Macau Legislative Assembly (AL) President Ho Iat Seng said he was “actively” considering running in the chief executive election later this year.
Ho, a businessman and veteran lawmaker and community leader, also said he was “not afraid” of entering the “hot kitchen” – generally understood to refer to the perceived pressure associated with working in a senior government position.
The current five-year term of Chief Executive Chui Sai On, who was re-elected in 2014, will end on December 19, 2019. According to Article 48 of the Macau Basic Law, the chief executive “may serve for not more than two consecutive terms.”
Ho made the remarks while speaking to reporters on the sidelines of the legislature’s Chinese New Year media luncheon.
Ho, an indirectly-elected lawmaker representing the city’s business sector, is the sole Macau member of the elite Standing Committee of the National People’s Congress (NPC).
Back in 2016, Ho told reporters that he would not run in the chief executive election in 2019. He said at that time that he would not be a suitable candidate for chief executive, adding that “my age does not allow me” to run for the city’s top job.
Ho, 61 now, said in 2016 that “my peers have already retired. Why would I want to put myself in a tough job?”
When asked by reporters in March 2018 whether he wanted to run for chief executive, Ho said that he did “not know yet”. When asked by the media the same question in September last year, Ho said that he would not answer any questions as to whether he would run in the chief executive election in 2019.
According to Macau Post Daily today when asked by a reporter Wednesday about his possible intention to run for the city’s top job Ho replied that he was “actively considering” the possibility.
The same reporter went on to ask Ho whether he was likely to run for chief executive as his reply Wednesday was much more specific on the matter than in the past, Ho was quick to add, “I am actively and prudently considering [the matter]”.
Ho also said that he had not yet discussed with the central government his possible intention to throw his hat into the ring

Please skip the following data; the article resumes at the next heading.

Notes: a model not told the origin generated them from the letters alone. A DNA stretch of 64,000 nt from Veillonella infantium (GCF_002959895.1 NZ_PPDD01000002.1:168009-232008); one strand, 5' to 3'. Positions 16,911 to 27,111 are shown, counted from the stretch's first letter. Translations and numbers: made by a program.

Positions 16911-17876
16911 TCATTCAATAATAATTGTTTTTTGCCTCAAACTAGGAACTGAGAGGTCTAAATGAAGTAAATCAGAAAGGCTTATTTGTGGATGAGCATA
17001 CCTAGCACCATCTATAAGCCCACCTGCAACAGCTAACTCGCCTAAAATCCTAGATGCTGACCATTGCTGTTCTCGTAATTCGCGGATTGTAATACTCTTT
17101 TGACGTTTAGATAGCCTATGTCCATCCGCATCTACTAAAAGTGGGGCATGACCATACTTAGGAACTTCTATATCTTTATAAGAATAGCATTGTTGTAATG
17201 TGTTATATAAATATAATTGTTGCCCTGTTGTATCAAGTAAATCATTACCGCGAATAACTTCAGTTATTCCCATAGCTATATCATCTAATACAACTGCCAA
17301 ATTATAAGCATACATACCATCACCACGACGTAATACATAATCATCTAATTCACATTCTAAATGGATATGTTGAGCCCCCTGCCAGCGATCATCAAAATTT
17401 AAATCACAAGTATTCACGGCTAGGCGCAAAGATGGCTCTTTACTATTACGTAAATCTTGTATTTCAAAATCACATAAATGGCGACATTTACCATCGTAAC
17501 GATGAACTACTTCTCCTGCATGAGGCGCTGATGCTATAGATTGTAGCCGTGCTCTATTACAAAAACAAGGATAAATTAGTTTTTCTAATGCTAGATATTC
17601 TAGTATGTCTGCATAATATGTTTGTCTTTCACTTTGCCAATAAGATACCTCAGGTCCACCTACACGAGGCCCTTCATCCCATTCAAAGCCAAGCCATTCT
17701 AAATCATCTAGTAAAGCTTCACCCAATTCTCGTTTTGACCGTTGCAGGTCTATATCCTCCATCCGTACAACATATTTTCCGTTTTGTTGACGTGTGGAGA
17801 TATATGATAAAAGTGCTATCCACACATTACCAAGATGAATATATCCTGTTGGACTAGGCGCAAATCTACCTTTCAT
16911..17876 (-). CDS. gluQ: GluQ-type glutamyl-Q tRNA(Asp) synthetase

Reporters also asked Ho what reforms he would plan for local governance if elected Macau’s next chief executive Ho said that the new government should first review the governance under the previous chief executive terms, and then continue implementing the existing good polices and measures and reform the ones that are “not good”.
Ho said that improvements in matters concerning residents’ livelihoods should be the first priority for the new government, adding that measures to promote clean governance would also need to be improved.
When asked how many prominent community leaders were backing his possible chief executive election bid, Ho said that he had not contacted anyone about the matter.
When asked whether he was willing to enter the “hot kitchen” of top-level politics, Ho replied that “the legislature is also [a] hot [kitchen] where I have already been working for more than nine years. I have been living for 60 years during which I have experienced both hot and cold things.”
“If you are afraid of entering the hot kitchen, it means that you do not have the sense of shouldering responsibilities,” Ho said, adding that “if you have reached a certain stage of your life and civil society believes that you are able to take up this position, then you just simply choose to take up [this position].
“Whether one can stand the heat in the kitchen depends on whether he or she knows how to cook,” Ho said.
According with the Macau Daily Post Ho also said that one of the factors he was taking into consideration when deciding whether to run for the city’s top job was whether civil society would accept the situation or not. “If everyone thinks that I am not suitable for the position, why would I go ahead with running for the job? That’s why I need to prudently consider [the matter],” Ho said.
Ho went on to say it was not the case that he must compete for a “particular position”.
Ho was first elected as an NPC Standing Committee member in the fourth session of the 9th National People´s Congress (NPC) in 2001. He has been an NPC Standing Committee member ever since.
Ho was first elected as an indirectly-elected legislator representing Macau’s business sector in 2009 and served as vice-president of the legislature in 2009-2013. He was re-elected as an indirectly-elected lawmaker in 2013 and was elected by his peers in the legislative hemicycle as the president of the legislature for the 2013-2017 term. He was re-elected as an indirectly-elected lawmaker and re-elected as the legislature’s president in 2017.
Ho was a member of the Executive Council – the local government’s top advisory body – from 2004 to 2009.
According to the official election schedule, Macau’s next chief executive is slated to be elected by a 400-member committee in the second half of August at the earliest.
Observers have speculated that in addition to Ho, Secretary for Economy and Finance Lionel Leong Vai Tac could also throw his hat into the ring.(end)
Photo by Tony Wong /Macau Post Daily